As we saw in 2018, this defense is ultimately predicated on what the linebackers can do against both the run and pass. A lot is being asked of this year’s group due to injury elsewhere, and that certainly factors into the performance somewhat. But with the Tampa-2 calling for strong play here regardless, it does mean more’s potentially expected — right or wrong.
It may sound like a broken record, but injuries have been a big part of the inconsistent results from the Orange secondary. That said, the Maryland and Clemson games showed a group that was able to make big plays, but not without taking some bigger risks to do so. Since Andre Cisco and Ifeatu Melifonwu left the field, that’s been magnified to some extent as opposing teams have little problem picking on reserves. Antwan Cordy, in particular, has been a target for passing attacks — not because he’s necessarily a poor defender. But rather, because he’s a safety playing corner and is just 5-foot-8 and it frequently creates mismatches against taller wideouts.
To-date, SU’s giving up nearly 277 passing yards per game (111th in the country), however that number’s deceptive. The Orange’s own offensive tempo is going to provide more opportunities, and Syracuse has simply been susceptible to big plays, which has been the case for years. Looking at things from a per-pass basis, ‘Cuse is actually 10th in opposing completion percentage at 51.7 and 64th in yards per attempt (7.1). Those numbers are more indicative of a group that’s middle of the road at worst, despite being without Melifonwu and Cisco for a good chunk of time.
In part, that’s how the big plays happen — though both players have been part of their fair share when on the field. SU’s allowed 62 pass plays of 10 yards or more (104th in the country), and perhaps more concerning, 13 pass plays of 30 or more yards (111th). One underrated factor for why the secondary’s looked a little rougher this year has been the front seven’s struggles to get to the quarterback quickly. Last season, Syracuse’s blitz rushed passers constantly, forcing split decisions and allowing for bigger risks on the part of the Orange DBs. This year, with more time for plays to develop, it’s forced SU’s secondary to defend more downfield, which has had mixed results at times.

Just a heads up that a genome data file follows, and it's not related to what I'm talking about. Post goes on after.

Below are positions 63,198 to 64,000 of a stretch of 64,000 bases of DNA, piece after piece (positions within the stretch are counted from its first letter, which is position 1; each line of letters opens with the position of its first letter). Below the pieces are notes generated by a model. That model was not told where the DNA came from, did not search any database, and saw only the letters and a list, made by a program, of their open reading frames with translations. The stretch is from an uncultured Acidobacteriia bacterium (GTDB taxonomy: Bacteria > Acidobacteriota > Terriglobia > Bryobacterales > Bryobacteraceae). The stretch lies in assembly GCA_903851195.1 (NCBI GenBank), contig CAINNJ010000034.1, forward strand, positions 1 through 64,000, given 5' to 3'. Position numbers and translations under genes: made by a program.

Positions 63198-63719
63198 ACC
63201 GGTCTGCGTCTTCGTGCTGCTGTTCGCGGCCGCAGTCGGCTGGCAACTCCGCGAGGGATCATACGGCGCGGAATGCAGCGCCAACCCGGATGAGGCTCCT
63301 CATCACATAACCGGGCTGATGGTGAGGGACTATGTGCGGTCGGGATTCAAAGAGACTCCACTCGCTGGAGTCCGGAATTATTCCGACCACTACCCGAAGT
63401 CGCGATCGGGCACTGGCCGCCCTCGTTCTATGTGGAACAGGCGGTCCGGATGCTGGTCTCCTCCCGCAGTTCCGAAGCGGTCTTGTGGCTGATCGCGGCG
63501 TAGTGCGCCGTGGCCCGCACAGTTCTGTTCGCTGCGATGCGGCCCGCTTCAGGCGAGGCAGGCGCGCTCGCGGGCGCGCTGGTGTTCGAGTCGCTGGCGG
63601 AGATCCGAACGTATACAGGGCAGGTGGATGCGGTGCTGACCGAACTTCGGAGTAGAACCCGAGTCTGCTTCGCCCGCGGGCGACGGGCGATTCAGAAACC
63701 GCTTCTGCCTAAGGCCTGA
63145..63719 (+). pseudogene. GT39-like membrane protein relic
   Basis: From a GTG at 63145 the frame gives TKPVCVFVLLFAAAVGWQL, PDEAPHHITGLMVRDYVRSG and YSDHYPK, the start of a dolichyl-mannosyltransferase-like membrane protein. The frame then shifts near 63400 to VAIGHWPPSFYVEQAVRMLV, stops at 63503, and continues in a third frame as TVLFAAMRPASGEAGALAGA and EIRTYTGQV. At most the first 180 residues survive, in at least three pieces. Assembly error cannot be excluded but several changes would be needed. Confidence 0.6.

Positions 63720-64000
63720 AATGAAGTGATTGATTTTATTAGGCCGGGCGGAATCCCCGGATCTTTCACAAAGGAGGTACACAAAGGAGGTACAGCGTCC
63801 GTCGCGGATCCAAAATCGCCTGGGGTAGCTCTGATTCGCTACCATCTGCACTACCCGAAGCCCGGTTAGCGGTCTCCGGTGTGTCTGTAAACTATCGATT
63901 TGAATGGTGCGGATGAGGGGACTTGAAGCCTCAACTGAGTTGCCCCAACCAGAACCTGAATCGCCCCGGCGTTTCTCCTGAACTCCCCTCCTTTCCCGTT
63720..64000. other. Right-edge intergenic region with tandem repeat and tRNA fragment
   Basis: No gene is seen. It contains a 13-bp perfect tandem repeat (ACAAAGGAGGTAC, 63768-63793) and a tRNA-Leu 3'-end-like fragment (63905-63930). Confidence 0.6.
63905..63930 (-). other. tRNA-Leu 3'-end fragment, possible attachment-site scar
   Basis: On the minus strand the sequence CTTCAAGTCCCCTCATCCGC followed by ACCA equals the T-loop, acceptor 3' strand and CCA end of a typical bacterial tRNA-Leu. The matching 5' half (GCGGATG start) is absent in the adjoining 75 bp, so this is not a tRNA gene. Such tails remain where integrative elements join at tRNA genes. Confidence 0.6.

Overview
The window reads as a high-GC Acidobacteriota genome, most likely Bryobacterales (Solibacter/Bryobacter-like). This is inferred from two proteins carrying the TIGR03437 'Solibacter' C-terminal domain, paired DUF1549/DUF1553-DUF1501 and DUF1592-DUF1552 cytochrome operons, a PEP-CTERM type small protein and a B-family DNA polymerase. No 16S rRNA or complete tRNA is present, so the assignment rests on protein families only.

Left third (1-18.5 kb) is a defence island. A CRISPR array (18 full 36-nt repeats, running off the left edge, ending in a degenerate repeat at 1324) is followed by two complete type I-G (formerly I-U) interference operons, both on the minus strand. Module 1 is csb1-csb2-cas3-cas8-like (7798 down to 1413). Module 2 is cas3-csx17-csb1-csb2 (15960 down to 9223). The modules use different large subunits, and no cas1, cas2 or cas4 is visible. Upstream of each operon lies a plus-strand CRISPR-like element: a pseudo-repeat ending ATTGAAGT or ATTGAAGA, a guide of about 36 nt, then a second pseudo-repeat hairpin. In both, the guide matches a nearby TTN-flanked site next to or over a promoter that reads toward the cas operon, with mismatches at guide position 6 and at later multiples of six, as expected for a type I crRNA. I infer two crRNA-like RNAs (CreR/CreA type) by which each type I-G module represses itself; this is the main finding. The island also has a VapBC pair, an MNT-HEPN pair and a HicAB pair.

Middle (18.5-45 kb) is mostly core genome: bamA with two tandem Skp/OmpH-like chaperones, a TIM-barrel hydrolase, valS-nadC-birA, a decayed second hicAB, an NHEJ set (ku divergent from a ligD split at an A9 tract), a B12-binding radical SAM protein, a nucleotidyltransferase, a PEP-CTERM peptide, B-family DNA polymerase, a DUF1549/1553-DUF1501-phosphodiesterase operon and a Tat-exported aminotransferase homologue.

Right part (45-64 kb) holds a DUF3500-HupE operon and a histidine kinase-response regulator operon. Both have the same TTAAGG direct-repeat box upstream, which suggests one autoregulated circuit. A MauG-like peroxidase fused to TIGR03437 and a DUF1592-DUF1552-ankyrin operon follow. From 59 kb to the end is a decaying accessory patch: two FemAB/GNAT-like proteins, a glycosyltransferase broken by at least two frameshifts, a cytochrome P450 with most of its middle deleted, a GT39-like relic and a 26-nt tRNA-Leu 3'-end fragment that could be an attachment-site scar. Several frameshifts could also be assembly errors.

Cisco and Melifonwu’s respective returns have a good chance to improve what we’ve seen so far. And what we’ve seen so far also isn’t as bad as it has seemed at times (looking at you, NC State game where DBs spent the first half not turning around to defend passes).
Special teams gets bundled together for “Special Teams U” and as you’d probably expect, we saved the Orange’s best unit for last. Through six games, Syracuse ranks ninth in special teams SP+, 14th in punting average and 15th in average kickoff yardage. They’ve done well enough in the return game, but also haven’t had a lot of chances with teams kicking away from Sean Riley. Despite offensive struggles, they’ve still done well in the field position game, mainly due to the team’s likely first-half MVP, punter Sterling Hofrichter.
We knew Hof was good coming into the season, but he’s raised his game this year to potentially be the nation’s top punter. averaging 46.03 yards on 37 punts. He’s hit a field goal from over 50 yards out. The redshirt senior’s been nearly flawless on kickoffs and even has two tackles to his name this year.
This isn’t to ignore Andre Szmyt either. The sophomore is being asked to kick fewer field goals, as hoped. Just not for the reasons we’d prefer. He’s 6-of-7 there, with the miss being a deflating ricochet off the uprights vs. NC State last week. Szmyt’s also 18-of-19 on extra points. Far from the near-perfection of 2018. But he’s still largely doing what’s asked of him — and well, too.
Punt and kick coverage have been pretty in line with last year’s numbers. SU’s near the middle of the pack in terms of opposing kick return yardage, but one of the top teams in the country in terms of opposing punt return yards (allowing just 1.71 yards per return). This year’s gunners have looked up to the task, and it’s certainly helped (along with Hofricther) make things a little easier for the defense.
Have some disagreements with the above? Have at it in the comments.